John Rocque (c. 1709–1762) was a surveyor, cartographer, engraver, map-seller and the son of Huguenot émigrés. Roque is now mainly remembered for his maps of London. This map dates from the second edition produced in 1762. London and his other maps brought him an appointment as cartographer to the Prince of Wales in 1751. His widow continued the business after his death. The map covers central London at a reduced level of detail compared with his 1745-6 map.
John Rocque, The Strand, London

Society for the Diffusion of Useful Knowledge (1843) FREE DOWNLOAD
Engraved map. Hand coloured.
Chapman and Hall, London

Society for the Diffusion of Useful Knowledge (1836) FREE DOWNLOAD
Engraved map. Hand coloured. Insets: A view of the Tower from London Bridge -- A view of London from Copenhagen Fields. Includes views of facades of 25 structures "A comparison of the principal buildings of London."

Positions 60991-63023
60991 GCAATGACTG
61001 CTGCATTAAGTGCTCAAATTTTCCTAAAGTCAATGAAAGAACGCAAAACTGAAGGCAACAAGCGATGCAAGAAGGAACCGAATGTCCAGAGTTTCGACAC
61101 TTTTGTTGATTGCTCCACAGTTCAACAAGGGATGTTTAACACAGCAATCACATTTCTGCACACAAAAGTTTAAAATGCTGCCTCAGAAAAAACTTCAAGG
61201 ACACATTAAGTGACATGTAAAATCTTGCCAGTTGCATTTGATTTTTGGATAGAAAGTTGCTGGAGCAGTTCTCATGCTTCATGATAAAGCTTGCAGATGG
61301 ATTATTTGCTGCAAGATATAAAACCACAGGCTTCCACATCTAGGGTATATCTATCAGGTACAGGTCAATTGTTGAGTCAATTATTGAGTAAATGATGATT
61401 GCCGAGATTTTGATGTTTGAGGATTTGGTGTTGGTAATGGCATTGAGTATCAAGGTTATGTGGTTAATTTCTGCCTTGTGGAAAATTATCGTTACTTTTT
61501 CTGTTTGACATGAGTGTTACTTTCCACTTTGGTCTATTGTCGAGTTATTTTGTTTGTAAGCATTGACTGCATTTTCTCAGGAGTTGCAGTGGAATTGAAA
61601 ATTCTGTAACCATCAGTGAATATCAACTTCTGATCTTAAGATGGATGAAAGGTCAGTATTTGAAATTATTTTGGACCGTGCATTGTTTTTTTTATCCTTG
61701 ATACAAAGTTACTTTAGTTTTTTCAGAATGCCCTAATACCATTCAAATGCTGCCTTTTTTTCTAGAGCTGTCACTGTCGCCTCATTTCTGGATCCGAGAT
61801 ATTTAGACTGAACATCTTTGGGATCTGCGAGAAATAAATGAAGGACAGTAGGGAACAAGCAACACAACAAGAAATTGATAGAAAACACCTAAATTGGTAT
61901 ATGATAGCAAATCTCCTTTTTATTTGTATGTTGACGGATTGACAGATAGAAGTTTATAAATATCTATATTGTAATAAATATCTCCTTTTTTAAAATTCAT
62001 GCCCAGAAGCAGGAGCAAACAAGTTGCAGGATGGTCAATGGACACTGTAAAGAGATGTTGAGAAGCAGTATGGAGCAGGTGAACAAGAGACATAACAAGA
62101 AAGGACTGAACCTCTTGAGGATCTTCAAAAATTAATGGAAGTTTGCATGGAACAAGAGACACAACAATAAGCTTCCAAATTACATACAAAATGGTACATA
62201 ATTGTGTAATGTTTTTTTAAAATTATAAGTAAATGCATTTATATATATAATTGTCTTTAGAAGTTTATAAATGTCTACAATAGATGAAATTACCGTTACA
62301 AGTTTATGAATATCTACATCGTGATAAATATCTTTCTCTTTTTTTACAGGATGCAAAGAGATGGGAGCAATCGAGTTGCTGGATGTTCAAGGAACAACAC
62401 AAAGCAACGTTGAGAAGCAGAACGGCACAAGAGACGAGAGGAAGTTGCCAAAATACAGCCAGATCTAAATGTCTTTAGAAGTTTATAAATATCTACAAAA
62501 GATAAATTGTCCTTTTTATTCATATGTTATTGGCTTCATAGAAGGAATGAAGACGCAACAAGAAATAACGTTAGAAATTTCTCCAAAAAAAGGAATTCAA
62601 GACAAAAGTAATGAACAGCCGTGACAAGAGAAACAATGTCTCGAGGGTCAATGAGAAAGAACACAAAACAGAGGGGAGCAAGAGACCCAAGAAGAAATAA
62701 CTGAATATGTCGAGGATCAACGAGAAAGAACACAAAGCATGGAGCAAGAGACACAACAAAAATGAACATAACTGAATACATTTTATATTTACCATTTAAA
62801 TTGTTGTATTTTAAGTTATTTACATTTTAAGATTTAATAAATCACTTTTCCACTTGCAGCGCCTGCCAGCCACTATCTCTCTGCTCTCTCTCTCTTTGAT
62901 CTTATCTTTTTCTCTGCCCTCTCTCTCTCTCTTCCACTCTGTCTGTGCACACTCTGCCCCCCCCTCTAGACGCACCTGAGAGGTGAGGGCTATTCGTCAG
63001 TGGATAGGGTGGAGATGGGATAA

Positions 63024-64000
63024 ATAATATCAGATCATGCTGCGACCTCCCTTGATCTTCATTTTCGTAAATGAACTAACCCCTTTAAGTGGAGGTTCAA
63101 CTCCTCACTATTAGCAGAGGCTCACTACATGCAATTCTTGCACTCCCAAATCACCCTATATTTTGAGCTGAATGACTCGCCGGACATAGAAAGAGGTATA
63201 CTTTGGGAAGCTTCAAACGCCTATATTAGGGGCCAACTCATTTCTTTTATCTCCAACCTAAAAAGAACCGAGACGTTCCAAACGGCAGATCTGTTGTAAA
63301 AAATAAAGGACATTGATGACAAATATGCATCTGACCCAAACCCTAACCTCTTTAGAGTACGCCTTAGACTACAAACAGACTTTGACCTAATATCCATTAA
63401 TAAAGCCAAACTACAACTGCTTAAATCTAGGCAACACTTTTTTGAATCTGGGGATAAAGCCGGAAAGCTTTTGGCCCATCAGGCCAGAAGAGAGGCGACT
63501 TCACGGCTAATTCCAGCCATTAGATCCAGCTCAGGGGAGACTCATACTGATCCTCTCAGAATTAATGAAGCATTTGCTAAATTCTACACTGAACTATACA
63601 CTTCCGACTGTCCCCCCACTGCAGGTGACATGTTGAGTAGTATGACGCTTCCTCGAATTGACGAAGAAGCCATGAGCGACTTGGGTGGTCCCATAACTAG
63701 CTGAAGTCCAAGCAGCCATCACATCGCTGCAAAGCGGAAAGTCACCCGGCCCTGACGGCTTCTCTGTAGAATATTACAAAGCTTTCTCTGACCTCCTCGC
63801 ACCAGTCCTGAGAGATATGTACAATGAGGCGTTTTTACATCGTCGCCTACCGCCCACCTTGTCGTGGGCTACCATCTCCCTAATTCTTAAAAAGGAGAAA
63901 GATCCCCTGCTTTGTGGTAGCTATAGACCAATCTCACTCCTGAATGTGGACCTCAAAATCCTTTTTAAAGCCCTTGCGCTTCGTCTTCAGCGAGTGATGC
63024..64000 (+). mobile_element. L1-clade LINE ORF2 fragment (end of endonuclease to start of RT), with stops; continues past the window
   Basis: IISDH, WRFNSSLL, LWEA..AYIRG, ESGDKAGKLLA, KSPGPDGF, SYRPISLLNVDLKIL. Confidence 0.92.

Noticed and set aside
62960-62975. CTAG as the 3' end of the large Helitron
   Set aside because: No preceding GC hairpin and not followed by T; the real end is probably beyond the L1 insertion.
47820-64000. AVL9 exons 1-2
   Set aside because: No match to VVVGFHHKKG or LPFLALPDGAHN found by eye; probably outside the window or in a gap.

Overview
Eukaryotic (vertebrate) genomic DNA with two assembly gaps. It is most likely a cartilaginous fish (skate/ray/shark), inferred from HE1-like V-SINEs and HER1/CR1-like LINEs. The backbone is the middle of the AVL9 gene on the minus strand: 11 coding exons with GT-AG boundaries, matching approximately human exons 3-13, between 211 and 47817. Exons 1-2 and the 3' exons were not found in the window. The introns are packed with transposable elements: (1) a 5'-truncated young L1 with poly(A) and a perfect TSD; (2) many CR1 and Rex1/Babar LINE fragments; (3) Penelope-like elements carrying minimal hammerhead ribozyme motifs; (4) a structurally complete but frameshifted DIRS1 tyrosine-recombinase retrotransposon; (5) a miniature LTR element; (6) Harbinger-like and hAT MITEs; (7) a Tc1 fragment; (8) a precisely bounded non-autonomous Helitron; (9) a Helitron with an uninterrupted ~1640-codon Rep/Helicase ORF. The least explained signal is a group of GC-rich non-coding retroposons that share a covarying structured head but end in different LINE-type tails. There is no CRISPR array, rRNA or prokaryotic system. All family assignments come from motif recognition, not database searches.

Chapman and Hall, London

Environs of London (1832) FREE DOWNLOAD
Engraved map. Hand coloured. Relief shown by hachures. A circle shows "Extent of the twopenny post delivery."
Chapman and Hall, London

London Underground Map (1921).  FREE DOWNLOAD
London Underground map from 1921.
London Transport

The Environs of London (1865).  FREE DOWNLOAD
Prime meridian replaced with "Miles from the General Post Office." Relief shown by hachures. Map printed in black and white.
Published By J. H. Colton. No. 172 William St. New York

London Underground Map (1908).  FREE DOWNLOAD
London Underground map from 1908.
London Transport

Ordnance Survey of the London region (1939) FREE DOWNLOAD
Ordnance Survey colour map of the environs of London 1:10,560 scale